Three new ways to boost your clean energy ROI
By Jesse Berst, Smart Cities Council
Investing in clean energy is not only good for the environment — it’s also good for your budget. For some cities, their investment has paid off in less than a year.
But if you’re still on the fence, here are three new tips that can help your city get an even faster return on investment. From the battery tips that can stretch your solar investment to the role smart devices should play in your network, this is advice you can take to the bank.
1. Combine batteries with solar
Minster, Ohio, made history by becoming the first municipal utility in America to combine solar power with energy storage. It worked with S&C Electric to add a 7 MW battery energy storage system to its solar array and the project is helping to pay for itself.
The energy storage system predicts when the highest peak loads will occur and automatically switches from regulating the power to providing a demand-response boost. This helps lower the cost of providing power under those peak conditions.
On top of that, the city saved $350,000 on power-factor correction equipment for its solar array. The storage system already handles that.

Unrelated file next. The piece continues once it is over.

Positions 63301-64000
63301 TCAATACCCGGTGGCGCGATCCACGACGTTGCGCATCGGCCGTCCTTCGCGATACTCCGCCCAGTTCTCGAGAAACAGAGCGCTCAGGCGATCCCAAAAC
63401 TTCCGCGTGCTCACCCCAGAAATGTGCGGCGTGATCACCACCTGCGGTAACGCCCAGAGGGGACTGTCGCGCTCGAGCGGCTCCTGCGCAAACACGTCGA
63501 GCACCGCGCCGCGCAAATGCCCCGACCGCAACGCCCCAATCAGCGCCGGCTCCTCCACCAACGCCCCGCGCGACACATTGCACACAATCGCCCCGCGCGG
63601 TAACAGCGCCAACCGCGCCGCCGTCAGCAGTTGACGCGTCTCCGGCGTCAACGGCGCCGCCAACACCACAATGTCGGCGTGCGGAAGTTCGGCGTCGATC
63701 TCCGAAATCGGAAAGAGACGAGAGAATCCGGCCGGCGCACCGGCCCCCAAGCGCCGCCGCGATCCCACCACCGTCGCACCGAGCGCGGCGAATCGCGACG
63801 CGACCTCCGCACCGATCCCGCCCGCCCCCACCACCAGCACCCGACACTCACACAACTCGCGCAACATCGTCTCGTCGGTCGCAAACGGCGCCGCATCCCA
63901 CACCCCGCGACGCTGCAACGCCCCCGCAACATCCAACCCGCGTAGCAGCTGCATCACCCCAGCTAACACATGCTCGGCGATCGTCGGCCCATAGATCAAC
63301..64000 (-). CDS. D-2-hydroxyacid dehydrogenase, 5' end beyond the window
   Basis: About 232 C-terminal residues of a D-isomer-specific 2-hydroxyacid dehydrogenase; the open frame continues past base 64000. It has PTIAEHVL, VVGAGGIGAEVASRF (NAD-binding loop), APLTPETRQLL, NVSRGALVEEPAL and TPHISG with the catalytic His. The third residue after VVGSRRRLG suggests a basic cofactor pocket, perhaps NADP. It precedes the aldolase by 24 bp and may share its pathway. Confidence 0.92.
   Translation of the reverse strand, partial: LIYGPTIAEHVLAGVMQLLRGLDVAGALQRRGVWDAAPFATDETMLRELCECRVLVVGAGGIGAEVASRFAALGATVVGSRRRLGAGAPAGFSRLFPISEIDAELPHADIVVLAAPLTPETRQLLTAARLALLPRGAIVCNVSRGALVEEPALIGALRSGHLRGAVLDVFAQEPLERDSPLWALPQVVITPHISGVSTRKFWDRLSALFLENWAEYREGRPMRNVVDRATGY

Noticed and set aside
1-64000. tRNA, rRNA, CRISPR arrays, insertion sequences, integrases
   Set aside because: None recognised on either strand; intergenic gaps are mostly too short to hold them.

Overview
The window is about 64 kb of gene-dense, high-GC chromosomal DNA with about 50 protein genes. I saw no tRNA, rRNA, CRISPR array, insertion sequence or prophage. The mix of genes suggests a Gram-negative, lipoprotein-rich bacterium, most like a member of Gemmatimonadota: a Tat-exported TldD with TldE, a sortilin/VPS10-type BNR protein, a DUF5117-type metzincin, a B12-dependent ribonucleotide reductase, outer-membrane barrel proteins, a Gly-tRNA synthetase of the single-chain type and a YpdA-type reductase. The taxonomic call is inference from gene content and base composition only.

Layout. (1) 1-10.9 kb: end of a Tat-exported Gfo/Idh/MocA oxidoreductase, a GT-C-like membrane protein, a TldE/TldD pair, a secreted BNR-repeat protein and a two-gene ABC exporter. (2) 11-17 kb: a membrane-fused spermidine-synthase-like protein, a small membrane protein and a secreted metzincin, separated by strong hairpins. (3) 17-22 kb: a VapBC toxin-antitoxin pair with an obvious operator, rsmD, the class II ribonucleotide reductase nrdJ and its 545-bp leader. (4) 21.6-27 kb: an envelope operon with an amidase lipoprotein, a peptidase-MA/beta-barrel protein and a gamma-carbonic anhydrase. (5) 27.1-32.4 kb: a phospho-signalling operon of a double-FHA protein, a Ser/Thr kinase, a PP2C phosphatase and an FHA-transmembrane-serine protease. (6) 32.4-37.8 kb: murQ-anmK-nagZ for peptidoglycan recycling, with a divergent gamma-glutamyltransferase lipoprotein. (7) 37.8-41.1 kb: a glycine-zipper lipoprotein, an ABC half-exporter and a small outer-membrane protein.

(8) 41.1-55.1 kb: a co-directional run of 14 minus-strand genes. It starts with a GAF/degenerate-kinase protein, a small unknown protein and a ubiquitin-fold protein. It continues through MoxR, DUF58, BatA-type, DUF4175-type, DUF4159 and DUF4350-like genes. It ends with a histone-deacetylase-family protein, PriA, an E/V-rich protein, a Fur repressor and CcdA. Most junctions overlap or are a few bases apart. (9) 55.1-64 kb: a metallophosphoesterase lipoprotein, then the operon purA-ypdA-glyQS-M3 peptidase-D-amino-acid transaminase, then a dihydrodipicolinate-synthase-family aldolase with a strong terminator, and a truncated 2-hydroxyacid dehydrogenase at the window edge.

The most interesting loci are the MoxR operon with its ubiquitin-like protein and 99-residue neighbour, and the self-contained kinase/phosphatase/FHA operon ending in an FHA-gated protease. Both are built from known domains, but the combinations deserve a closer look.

2. Buy bigger batteries
Batteries have a limited lifespan. Schneider Electric found that to get the biggest return on your battery investment, it’s best to use only about 25-30% of their power before recharging them.
Doing that, instead of waiting until they are half drained — the more traditional charging point — cuts your effective cost per kWh by about 25%.
To recharge them sooner, you’ll likely need to invest in bigger batteries, but the savings you get from their longer lifespan can quickly make up for that.
3. Focus on reliability
Renewable energy sources are one of the factors behind the transition to a distributed grid. To get the most out of that shift, however, it’s critical to understand that its reliability requires a bit more care to ensure.
At the recent Grid Edge World Forum, Duke Energy Vice President of Grid Solutions Lee Mazzocchi pointed out that his mobile phone drops calls a few times a week; a city couldn’t function effectively if its power grid functioned much less than perfectly.
There are options. Florida Power & Light boosted its reliability 40% after deploying 40,000 intelligent devices, smart switches and relays.
Jesse Berst is the chairman of the Smart Cities Council, which helps cities use technology to become more livable, workable and sustainable. Learn about the Council’s second-annual Smart Cities Week, September 27-29 in Washington, D.C., at SmartCitiesWeek.com.